Thursday, 28 May 2015

They can what?

Today the Scotland Act was introduced to Parliament, ready to wend its way through debates in the Commons and the Lords before passing into law.  And some in Whitehall have just noticed a provision tucked away in the labyrinthine document that has caused them some alarm.

Currently the devolved parliament in Scotland and Westminster follow something called the Sewell Convention.  This means that, when seeking to introduce legislation on reserved matters that would affect Scotland, Westminster seeks the consent of the Scottish government in Holyrood.  The Scotland Act proposes that this convention should be given the force of law.  If this is passed, this could well mean that the Scottish government will have an effective veto over legislation such as the abolition of the Human Rights Act.  It would also mean that the House of Lords could no longer remove powers from Holyrood without so much as a by-your-leave.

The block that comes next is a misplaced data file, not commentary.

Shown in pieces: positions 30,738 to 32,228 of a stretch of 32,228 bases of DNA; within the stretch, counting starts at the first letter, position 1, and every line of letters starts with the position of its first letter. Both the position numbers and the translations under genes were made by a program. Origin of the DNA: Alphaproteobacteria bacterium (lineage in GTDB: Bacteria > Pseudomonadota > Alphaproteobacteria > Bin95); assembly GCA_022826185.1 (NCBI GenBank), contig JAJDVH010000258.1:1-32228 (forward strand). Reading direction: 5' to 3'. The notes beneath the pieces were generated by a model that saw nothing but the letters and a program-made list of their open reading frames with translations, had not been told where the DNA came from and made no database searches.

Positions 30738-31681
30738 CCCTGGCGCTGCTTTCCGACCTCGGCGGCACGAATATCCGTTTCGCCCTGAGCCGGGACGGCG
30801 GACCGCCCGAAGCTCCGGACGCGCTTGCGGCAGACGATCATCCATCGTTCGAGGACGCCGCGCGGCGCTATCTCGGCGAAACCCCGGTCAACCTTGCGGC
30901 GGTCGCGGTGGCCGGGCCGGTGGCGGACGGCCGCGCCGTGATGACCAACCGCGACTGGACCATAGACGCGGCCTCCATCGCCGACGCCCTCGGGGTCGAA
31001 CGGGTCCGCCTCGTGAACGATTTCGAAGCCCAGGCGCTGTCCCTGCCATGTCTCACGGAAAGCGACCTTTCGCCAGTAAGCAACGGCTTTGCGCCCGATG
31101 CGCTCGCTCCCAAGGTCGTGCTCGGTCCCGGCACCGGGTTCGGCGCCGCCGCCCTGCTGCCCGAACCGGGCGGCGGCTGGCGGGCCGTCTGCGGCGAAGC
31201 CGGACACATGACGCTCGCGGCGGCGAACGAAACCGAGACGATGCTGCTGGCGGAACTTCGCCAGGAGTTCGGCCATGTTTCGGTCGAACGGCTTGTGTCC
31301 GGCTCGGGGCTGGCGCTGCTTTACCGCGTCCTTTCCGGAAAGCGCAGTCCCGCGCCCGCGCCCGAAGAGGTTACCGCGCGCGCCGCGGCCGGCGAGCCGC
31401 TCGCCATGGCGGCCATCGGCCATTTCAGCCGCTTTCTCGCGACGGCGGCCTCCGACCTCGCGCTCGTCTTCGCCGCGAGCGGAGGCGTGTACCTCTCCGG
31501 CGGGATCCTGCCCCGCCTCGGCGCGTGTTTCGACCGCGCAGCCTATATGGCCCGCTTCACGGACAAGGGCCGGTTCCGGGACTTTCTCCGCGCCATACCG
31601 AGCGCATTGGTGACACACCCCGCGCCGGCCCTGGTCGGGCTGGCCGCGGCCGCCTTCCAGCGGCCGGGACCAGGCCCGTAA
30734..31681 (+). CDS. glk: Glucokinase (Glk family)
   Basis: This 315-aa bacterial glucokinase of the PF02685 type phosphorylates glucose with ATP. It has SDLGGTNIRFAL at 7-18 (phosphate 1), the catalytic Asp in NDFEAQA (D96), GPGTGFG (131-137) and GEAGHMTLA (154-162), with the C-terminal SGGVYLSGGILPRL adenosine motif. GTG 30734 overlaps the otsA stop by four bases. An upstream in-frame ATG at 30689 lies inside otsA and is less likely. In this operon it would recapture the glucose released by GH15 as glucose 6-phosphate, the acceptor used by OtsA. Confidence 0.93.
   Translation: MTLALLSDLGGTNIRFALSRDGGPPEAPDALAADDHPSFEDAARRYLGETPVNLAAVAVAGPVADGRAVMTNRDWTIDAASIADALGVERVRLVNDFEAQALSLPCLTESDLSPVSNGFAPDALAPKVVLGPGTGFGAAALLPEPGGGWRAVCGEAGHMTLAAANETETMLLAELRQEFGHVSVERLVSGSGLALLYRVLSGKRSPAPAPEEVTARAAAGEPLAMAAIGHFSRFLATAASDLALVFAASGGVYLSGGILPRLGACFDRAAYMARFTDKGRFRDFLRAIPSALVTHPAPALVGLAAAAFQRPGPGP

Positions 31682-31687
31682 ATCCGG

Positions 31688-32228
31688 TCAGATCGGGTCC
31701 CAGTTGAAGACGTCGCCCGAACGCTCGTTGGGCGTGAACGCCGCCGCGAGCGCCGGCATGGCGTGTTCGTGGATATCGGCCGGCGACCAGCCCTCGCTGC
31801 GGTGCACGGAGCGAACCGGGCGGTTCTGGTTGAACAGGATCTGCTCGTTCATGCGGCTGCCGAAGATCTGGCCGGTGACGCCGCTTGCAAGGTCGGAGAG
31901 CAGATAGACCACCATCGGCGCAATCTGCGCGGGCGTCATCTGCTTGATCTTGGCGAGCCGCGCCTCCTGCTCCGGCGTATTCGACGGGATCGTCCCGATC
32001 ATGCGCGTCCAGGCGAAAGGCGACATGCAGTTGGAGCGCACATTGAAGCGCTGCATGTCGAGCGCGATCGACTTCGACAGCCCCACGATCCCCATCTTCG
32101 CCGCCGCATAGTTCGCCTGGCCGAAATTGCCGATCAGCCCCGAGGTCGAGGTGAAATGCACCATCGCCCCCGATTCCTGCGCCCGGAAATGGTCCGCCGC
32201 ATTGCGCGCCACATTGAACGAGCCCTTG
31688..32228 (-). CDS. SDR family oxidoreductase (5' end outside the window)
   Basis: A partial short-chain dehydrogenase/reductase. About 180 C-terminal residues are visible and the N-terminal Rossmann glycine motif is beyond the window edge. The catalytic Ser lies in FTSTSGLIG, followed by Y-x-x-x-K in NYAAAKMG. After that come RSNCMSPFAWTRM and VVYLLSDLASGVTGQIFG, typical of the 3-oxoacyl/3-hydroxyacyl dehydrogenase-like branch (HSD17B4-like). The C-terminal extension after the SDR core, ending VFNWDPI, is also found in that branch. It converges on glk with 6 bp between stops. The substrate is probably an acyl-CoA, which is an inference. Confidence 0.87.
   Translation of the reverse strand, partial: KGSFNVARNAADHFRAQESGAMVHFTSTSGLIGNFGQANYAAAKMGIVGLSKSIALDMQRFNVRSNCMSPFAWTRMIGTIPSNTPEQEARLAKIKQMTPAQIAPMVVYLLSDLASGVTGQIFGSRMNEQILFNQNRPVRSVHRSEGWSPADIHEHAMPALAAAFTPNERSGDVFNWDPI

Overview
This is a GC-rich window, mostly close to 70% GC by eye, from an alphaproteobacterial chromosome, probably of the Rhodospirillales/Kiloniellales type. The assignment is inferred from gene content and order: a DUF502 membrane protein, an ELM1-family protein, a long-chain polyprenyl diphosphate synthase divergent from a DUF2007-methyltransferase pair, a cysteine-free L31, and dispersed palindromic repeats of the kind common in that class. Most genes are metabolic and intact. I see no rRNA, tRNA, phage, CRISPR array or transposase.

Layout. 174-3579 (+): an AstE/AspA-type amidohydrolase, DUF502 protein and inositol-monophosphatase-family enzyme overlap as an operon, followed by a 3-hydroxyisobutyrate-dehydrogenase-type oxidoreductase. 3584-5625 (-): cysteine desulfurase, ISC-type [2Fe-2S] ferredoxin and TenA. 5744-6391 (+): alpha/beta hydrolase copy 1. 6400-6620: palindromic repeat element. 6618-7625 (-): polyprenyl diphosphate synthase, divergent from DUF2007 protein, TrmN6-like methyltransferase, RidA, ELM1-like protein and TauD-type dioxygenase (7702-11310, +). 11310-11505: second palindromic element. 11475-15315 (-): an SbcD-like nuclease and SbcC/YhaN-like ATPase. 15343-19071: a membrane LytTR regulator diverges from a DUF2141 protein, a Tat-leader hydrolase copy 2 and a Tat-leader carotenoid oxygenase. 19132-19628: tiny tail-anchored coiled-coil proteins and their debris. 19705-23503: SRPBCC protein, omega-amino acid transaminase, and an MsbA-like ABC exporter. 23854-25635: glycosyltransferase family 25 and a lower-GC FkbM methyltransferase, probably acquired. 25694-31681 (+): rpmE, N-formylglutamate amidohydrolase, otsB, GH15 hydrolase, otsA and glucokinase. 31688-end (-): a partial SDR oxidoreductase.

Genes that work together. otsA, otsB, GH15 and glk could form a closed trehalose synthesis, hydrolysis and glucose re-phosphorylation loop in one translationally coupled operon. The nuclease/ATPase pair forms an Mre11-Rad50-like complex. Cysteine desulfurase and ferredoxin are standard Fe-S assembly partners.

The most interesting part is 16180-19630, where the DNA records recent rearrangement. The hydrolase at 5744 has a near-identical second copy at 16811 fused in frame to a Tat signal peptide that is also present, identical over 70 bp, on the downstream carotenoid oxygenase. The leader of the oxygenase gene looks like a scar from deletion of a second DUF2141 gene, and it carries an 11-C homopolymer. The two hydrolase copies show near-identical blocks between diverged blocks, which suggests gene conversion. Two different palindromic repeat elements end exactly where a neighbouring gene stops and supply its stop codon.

Naturally this has caused consternation amongst some of the Tories, who don't like the idea of Scotland having any power at all over Westminster, let alone the power of veto.  I'd guess that David Cameron will be less worried about this, since it gives him an excuse for not meeting this manifesto pledge - 'sorry, chaps, damned Scotch won't let me'.  However, this could be a very powerful weapon in the arsenal of the Scottish government.

For that reason, I suspect that this particular proposal will be amended, possibly out of existence, during its passage through the two chambers at Westminster.  The SNP will, of course, fight against it, but it may well be that the Unionist parties will force it through.  And won't that do wonders for the relationship between the Scots and the English.

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